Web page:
Vision behind branding Kenya's parks
SUNDAY MAGAZINE | By Peter Muiruri | October 17th 2021
Last week, Tourism and Wildlife Cabinet Secretary Najib Balala officiated over the elephant-naming ceremony at the Amboseli National Park. The exercise is meant to draw attention to the country’s conservation success. Balala was also quoted to have said that for Sh2 million, you can have personal branding rights to a hyena.
While animals in the country revel in the branding, not many people know that Kenya’s wildlife protected areas, especially the national and marine parks have also been branded. These parks are treated like any other business product that needs proper packaging to appeal to customers. Here are some key parks and the vision behind the branding.
Nairobi National Park: Nairobi National Park was gazetted on December 16, 1946, by the then Governor, Sir Phillip Mitchell. Even before the arrival of Europeans, wild animals roamed unhindered over much of the area where the city currently stands. However, the arrival of the “Lunatic Express” opened the way for more human settlements and thus restricted animal movement. Interestingly, the White administrators were not keen on hiving off a portion of the fledgling city for wildlife conservation. It took some budding conservationists such as Mervyn Cowie (who once wrote a scathing article asking the government to kill off all wildlife in East Africa and convert those areas to farmlands) to force the government into action.
Lake Nakuru National Park: The park gained global recognition due to the pink flamingoes that prompted American author Roger Peterson to term it as “the world’s greatest ornithological spectacle.” Unfortunately, loss of salinity due to rising lake waters has made the birds flee in search of the blue-green algae, their main diet. Situated about 140 kilometres from Nairobi, the park, gazetted in 1968 was the first one to have birds as its primary attraction.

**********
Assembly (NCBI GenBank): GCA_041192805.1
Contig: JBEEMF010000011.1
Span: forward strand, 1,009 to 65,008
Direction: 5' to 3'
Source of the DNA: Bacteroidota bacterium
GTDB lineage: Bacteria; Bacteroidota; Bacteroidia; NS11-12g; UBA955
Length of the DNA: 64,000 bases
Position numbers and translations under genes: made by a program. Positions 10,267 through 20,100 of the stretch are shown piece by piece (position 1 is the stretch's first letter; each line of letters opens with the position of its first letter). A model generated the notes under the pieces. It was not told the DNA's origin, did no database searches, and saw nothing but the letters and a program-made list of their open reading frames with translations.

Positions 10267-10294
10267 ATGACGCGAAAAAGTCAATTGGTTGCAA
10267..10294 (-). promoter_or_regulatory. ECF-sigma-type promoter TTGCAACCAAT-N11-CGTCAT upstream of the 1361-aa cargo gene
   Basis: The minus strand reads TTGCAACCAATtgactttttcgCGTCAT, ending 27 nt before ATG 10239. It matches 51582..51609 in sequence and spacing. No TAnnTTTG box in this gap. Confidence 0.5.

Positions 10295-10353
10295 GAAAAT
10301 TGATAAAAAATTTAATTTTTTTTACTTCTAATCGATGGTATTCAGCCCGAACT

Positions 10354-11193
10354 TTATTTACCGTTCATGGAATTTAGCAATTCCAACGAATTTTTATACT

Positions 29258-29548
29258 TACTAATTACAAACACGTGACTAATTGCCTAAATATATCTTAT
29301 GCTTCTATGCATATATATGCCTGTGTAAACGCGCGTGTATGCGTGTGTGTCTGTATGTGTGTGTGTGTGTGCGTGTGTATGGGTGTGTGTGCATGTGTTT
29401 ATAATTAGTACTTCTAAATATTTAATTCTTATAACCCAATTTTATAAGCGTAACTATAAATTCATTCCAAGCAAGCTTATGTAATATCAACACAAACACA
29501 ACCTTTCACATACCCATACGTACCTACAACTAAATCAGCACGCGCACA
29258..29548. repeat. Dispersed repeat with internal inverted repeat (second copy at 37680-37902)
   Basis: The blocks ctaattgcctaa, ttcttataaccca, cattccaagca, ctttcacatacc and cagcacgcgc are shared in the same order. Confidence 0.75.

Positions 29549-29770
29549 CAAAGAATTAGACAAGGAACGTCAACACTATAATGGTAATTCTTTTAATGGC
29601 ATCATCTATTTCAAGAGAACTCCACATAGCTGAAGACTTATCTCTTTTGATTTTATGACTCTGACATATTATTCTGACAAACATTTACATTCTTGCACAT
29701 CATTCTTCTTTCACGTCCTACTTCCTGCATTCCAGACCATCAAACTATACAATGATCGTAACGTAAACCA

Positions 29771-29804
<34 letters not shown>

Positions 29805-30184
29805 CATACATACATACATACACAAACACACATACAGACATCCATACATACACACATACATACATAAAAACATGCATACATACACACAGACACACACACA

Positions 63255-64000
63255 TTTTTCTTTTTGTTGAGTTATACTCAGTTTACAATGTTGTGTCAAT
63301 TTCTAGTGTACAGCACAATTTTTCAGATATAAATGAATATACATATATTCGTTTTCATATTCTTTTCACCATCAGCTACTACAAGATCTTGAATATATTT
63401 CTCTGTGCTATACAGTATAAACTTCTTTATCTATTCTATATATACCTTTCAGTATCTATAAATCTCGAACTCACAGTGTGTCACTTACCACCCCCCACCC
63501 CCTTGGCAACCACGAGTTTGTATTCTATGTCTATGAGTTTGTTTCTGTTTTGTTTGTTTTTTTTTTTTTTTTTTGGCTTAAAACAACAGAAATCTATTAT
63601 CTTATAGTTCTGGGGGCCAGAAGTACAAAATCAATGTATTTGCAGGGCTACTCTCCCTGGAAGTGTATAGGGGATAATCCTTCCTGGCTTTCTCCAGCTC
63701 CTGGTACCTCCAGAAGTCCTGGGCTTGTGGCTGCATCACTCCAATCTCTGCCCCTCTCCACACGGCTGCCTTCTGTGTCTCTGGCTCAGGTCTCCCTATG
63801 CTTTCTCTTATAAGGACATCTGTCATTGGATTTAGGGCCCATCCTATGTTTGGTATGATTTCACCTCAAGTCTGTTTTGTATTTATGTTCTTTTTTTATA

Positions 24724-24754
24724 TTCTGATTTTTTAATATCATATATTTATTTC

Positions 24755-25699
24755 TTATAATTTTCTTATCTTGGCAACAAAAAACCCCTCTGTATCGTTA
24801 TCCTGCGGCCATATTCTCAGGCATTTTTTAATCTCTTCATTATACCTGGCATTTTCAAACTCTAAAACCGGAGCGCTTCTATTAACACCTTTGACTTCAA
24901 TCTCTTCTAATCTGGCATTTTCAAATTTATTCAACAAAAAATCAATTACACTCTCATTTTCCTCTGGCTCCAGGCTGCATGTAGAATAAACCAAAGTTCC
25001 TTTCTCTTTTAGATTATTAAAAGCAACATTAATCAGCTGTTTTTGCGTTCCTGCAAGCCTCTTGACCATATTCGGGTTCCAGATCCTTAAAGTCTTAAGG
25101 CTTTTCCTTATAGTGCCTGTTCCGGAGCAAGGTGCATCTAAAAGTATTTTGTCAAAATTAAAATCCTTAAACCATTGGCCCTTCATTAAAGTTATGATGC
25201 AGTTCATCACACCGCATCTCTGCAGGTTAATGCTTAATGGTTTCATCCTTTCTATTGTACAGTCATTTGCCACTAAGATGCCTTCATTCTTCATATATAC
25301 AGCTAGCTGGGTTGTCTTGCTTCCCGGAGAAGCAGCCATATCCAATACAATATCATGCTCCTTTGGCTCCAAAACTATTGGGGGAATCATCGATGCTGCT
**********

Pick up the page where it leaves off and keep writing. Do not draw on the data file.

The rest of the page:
Amboseli National Park: The park is situated on the plains overlooking one of the world’s most recognisable landmarks, Mount Kilimanjaro though it is common knowledge that the mountain from which the park is so famous is actually in Tanzania. The jury is still out there as to whether Queen Victoria gave the mountain to the German Kaiser as a birthday present. Amboseli is known for its tranquil beauty and easy access to elephants. The jumbos have been immortalised by Cynthia Moss through her book Elephant Memories, a study of individual elephants and family groups.
Tsavo West National Park:In 1898 the “Lunatic Express” approached mile 121 at the Tsavo River where a pair of lions that earned the tag “man-eaters of Tsavo” began mauling the Indian workers as the rest threatened to abandon the railway project. Apart from the usual wildlife species, other attractions here include Mzima Springs that gushes over 50 million gallons of water daily and is the primary source of drinking water for Mombasa City.
Meru National Park: Though it may not be on your regular travel circuit, Meru, and its sister park, Kora, gained world recognition through Joy Adamson’s Born Free, a story of Elsa the lioness that was rehabilitated to the world. Meru is home to large herds of buffalo and elephants. It also supports the Grevy’s zebra that is only found in the parks north of the equator.
Aberdares National Park: I recently hiked the Aberdares and had no doubt as to the reasons behind the branding. It is beautiful. Besides the obvious attractions, Aberdares is the only park in Kenya with a royal history. It was while holidaying in the park in February 1952 that Princess Elizabeth Alexandra Mary learnt that her father, King George VI had died. She was crowned Queen Elizabeth II upon her return to England shortly thereafter. The park was also used by agents of Field Marshal Dedan Kimathi as a “post office” for dropping messages meant for other freedom fighters.
Marsabit National Park and Reserve:Did you know that 63-year-old Ahmed was the only elephant to have received 24-hour security surveillance through a presidential decree in the 1970s? The then President, Jomo Kenyatta gave the orders to show Kenya’s commitment to wildlife conservation at a time when poaching was at an all-time high. Ahmed was a resident of Marsabit National Park, gazetted in 1962.
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